Volume > Issue > Why Humanae Vitae Got It Right

Why Humanae Vitae Got It Right

WHAT GOD HAS PUT TOGETHER…

By John F. Kippley | July-August 2018
John F. Kippley is President of Natural Family Planning International (NFPI) and the author or co-author of several books, including Sex and the Marriage Covenant: A Basis for Morality (Ignatius, 2005). He has been active in the NFP movement since 1971 and is available as a speaker regarding the truth and wisdom of Humanae Vitae. He can be contacted through www.NFPandMore.org, where NFPI's Home Study Course can be ordered.

One of the most noteworthy passages in Humanae Vitae is section 17, in which Bl. Pope Paul VI predicted four negative consequences that would result from the widespread acceptance of contraception: (1) an easy road to infidelity, (2) a general lowering of morality, (3) loss of respect for women, and (4) the danger of putting birth control into the hands of the government. There is no question that the Pope was right about the harmful effects to society at large. But something greater is at work: These sociological disasters show that God loves us — that is, in His love for us, He commands us to avoid what is harmful to ourselves and others.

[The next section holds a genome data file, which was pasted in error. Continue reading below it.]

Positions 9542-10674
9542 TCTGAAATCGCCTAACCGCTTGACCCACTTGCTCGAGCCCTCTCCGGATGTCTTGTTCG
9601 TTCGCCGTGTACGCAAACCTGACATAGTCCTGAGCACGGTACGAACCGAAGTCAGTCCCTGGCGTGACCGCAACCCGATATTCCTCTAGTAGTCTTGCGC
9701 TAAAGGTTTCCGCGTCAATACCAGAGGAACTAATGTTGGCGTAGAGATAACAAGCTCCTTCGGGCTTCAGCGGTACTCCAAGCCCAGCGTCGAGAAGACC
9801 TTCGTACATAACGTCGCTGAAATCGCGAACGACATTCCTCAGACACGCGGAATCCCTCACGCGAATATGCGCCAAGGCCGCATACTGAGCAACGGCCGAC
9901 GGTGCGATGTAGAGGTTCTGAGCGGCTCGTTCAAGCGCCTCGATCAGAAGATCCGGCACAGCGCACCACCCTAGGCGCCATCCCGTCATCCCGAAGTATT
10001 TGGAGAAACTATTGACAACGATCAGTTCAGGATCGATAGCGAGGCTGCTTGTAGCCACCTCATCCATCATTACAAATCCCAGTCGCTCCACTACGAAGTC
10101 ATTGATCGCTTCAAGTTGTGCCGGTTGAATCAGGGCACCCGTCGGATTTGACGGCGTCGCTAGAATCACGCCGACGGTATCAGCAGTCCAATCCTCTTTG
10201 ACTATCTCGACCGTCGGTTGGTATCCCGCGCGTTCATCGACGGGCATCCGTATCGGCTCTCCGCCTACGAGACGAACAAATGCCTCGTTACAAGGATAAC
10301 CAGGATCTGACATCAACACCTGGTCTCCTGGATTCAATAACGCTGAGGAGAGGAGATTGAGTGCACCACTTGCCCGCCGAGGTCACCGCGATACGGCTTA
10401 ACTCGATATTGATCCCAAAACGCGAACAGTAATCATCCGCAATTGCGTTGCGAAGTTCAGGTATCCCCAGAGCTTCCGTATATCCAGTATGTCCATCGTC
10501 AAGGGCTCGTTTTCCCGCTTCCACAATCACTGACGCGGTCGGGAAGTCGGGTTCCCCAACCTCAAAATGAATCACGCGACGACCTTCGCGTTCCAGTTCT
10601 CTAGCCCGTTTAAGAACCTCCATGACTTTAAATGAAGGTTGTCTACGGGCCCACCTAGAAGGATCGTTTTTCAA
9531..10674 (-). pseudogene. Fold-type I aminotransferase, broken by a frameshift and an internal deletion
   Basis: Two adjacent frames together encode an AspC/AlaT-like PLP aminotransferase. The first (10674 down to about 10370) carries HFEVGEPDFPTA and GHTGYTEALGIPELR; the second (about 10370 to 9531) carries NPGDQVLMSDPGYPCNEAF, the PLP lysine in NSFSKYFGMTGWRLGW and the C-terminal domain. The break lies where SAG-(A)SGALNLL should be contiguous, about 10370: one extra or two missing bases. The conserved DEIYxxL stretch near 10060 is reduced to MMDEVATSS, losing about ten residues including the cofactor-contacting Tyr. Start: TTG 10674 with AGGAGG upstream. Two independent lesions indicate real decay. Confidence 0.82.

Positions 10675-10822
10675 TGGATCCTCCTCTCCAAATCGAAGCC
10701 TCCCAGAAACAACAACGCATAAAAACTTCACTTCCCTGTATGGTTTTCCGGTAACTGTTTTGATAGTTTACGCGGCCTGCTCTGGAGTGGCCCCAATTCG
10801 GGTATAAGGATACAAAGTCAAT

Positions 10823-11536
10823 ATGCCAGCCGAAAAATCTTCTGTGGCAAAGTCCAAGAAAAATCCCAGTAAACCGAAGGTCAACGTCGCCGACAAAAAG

However, “fear of pregnancy” no longer works as well as it once did as a deterrent to fornication and adultery. To many, this potential negative consequence is simply a challenge — not a challenge to live the moral life but to avoid a pregnancy or abort an unexpected baby. Thus, we need beyond-the-pragmatic reasons to adhere to the moral teachings of the Church. It has been said that such reasons given in Humanae Vitae are abstract and difficult to understand. I beg to differ. The starting point is marriage.

Enjoyed reading this?

READ MORE! REGISTER TODAY

SUBSCRIBE

You May Also Enjoy

Contraception vs. Natural Piety

The idea of nature as something to which we ought to conform ourselves allows for benign mystery as opposed to malign mastery.

Spiritus Domini: How the Exception Became the Rule

The Pope's decision to allow women into two “minor orders” of the Church shows how significant change can be instituted incrementally.

Rabbitgate: Twelve Questions for Pope Francis

Pope Francis has a habit of offering up catchy sound bites while flying at 35,000…